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Aboriginal smoke honouring ceremony for Ngara Centre

Health Workers Training Hub at Liverpool Hospital

Aboriginal smoke honouring ceremony for Ngara Centre
Aboriginal smoke honouring ceremony for Ngara Centre

Staff working in hospitals and health facilities across Sydney’s south west will benefit from a state-of-the-art training and education facility officially opened today by NSW Health Minister Jillian Skinner.

Mrs Skinner was joined by Member for Menai Melanie Gibbons and Member for Mulgoa Tanya Davies to open the Ngara Education Centre at Liverpool Hospital, which has been operational since earlier this year.

Mrs Skinner met with students undertaking a Diploma of Nursing course who are receiving hands on training in a fully-equipped ward environment featuring everything from a four-bed room with simulation manikins to a linen trolley and utility rooms.

“I’m incredibly impressed with this centre, which provides training and orientation for a range of health professions, including nursing, allied health and corporate services staff,” Mrs Skinner said.

“Aboriginal trainees who are joining South Western Sydney Local Health District are also accessing the centre to train in nursing, corporate services and administration.

“The centre houses high-acuity rooms to train for emergencies or deteriorating patients, with two high-tech simulation manikins including a pregnant model.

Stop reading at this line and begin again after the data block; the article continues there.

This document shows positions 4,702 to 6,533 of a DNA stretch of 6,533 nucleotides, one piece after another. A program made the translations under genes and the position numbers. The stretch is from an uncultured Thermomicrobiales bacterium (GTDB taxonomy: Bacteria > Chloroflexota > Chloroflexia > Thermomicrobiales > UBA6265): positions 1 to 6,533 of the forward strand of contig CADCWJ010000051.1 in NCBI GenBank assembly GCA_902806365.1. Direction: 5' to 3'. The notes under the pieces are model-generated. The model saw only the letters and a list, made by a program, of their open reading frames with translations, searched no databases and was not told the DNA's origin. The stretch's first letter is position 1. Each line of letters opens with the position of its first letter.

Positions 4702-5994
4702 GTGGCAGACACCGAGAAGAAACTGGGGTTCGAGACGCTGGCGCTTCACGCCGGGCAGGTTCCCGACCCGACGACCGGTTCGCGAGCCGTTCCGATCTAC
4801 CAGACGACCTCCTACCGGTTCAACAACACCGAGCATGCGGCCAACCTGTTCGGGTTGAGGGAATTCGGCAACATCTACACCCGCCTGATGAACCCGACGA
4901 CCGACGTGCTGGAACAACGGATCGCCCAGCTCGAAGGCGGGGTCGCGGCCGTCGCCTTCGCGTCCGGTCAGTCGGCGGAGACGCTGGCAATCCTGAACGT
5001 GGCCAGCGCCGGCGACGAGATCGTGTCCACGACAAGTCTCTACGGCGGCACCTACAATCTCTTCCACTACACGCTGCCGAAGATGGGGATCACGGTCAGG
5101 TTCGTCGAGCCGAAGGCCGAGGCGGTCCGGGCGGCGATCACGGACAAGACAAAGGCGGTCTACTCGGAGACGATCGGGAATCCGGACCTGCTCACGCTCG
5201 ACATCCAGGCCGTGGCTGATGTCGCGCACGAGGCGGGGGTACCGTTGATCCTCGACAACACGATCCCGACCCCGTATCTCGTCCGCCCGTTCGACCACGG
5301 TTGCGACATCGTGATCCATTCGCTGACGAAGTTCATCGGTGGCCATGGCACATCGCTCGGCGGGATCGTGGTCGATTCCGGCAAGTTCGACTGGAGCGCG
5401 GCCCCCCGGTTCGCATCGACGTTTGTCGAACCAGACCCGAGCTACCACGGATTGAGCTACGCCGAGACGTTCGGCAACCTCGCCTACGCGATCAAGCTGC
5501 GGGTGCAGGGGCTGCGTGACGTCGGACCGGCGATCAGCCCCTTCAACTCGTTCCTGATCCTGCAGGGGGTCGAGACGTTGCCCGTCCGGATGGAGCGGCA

“These ward and high-acuity rooms are digitally linked so trainers can evaluate students from a separate control room.

“Liverpool Hospital has become a hub for health education, housing two premier training facilities – the Ngara Education Centre and the Ingham Institute Clinical Skills and Simulation Centre,” Mrs Skinner said.

Ms Gibbons said: “This centre is a boon for local staff and the community. Facilities like this one play a vital role not only in training health staff but retaining and attracting them to work in our each.

Ms Davies said: “About 5,000 students have participated in training at the centre assisting them to develop skills and better understand the challenges and rewards their future workplace will offer.”

The centre also features:  Student common room, training rooms, a library, offices, outdoor yard, and hand washing throughs.·

The name Ngara, is an Aboriginal word from the Darug language meaning Listen, Hear, Think.

Today’s official opening began with a traditional Aboriginal smoking ceremony undertaken by local elder Uncle Steve Williams.

The $6.2 million Ngara Education Centre was jointly funded by both the NSW and Federal governments.